Passive Investing…These Aren’t Your Parents’ Index Funds Anymore!



Cory Hill

Financial Advisor & Associate Portfolio Manager


Passive Investing…These Aren’t Your Parents’ Index Funds AnymoreBy definition, passive investing is best described as an investment strategy that tracks a market-weighted index or portfolio. The idea is to minimize costs and while tracking a broad market’s performance. 

Passive or index-based investing has been around since 1970, starting with the introduction of the Qualidex Fund Inc., an index fund based on the Dow Jones Industrial’s 30 stocks. From 1970 and virtually straight through and uninterrupted to today — much has been written about passive vs. active investing. 

In the past, the simplicity of an index-based strategy was both its strength and its weakness. A portfolio was built using a widely-held basket of securities that, according to opinion (which was not always agreed upon by investors), represented a particular sector of the market, or in some cases, a whole market. The basket was “market-weighted” which means that the stocks that make up an index reflect the same percentages as they do on the market. Put another way, if Royal Bank made up 7% of the S&P/TSX 60 index then, using a market-weighted approach, Royal Bank should make up 7% of the index fund. This is a simple way to participate in the market, using the same strategy as if you had enough money to buy each individual stock that makes up an index, in the exact same weightings. 

The problem came in later, where a stock or a group of stocks in the same industry or sector began to take a larger share of the pie because their market weight had grown at a faster pace than other stocks within the index. Some refer to this as the “Nortel Effect”. While Nortel was a going concern, the technology bubble of the late 1990s propelled it to make up close to 35% of the TSE 300 index, which represented the largest 300 companies on the Toronto Stock Exchange at the time. From 1998-2000, Nortel accounted for almost ¾ of the 86% rise in the TSE 300! Then, the tech bubble burst. By March 2001, Nortel’s steep decline was to blame for… guess what? ¾ of the TSE 300 index’s 32% decline! 

This was the weakness of passive investing; investors allowed the balance of their portfolios to be grossly overweight based on emotional market factors rather than valuation analytics.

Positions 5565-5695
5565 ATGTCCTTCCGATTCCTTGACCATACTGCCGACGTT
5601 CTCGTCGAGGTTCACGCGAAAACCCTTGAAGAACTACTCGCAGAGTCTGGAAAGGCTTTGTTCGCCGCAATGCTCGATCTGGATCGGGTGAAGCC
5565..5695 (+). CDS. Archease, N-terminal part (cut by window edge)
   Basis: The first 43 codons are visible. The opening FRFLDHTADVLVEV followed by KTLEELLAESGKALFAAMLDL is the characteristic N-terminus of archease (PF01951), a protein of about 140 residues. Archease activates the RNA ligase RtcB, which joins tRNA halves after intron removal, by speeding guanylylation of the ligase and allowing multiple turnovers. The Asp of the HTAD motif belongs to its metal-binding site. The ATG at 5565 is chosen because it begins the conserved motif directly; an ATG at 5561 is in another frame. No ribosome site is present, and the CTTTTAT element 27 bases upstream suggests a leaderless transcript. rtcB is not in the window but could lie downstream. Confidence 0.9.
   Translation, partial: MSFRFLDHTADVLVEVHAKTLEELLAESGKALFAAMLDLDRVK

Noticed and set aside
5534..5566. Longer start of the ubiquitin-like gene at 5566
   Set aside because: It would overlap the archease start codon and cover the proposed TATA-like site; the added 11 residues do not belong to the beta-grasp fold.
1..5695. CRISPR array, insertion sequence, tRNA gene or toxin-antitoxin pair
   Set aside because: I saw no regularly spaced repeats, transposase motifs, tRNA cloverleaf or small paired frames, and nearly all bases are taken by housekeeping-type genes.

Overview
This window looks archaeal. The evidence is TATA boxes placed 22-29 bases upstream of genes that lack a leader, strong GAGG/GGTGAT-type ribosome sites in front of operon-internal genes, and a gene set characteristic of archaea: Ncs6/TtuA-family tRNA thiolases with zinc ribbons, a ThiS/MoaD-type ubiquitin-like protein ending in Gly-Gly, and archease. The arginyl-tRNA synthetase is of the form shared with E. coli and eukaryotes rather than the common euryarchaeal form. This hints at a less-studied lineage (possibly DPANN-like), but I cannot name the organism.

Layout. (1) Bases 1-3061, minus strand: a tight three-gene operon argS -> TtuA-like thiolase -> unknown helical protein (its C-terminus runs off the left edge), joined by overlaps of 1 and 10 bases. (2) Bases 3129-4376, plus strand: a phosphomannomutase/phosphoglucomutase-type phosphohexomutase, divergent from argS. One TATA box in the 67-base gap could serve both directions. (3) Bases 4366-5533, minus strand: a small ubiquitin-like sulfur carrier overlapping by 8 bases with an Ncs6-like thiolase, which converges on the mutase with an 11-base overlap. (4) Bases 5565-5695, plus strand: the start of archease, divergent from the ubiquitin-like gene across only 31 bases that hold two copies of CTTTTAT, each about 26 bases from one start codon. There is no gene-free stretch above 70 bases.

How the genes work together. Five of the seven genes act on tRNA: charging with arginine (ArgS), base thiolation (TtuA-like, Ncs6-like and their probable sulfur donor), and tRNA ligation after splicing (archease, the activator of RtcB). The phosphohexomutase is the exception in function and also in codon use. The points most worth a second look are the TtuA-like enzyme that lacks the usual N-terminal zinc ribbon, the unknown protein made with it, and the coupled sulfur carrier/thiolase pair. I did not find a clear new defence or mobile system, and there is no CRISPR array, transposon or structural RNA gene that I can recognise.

Since then, investment management companies have built a wide array of passive products trying to capture market share and offer a greater breadth of products to investors, while trying to avoid another “Nortel Effect”. Everything from index-linked term deposits; principal guaranteed index funds to sector-biased and even leveraged-based passive portfolios were built. While these were interesting iterations, there was still a long way to go. 

It wasn’t until the past few years when investment management companies have made real strides in offering investors truly innovative ways to participate in the market, in what I would call “quasi-passive” ways. Today, there are wide arrays of exchange-traded funds and index-based funds that, while they offer many of the same positive features of the original passive strategies, have added varying levels of active overlays, allowing for such features as equal weight vs. market weight, where a stock or a sector cannot make up more than a certain percentage of the portfolio. Some offer “intelligent indexing” where the ETF is more actively managed, focusing on earnings, dividend rates or where we are in the economic cycle, rather than just the size and liquidity of a company. There are also funds that, while they are not purely index-based, they are structured in a similar format. Based in academia, these funds are built and managed using historic and recent groundbreaking research on economics, finance and market efficiencies to achieve impressive, long-term returns. 

If you would like to know more about passive investing and different strategies using both passive and active investing, please do not hesitate to talk to your Rogers Group Financial advisor or your advisory team.
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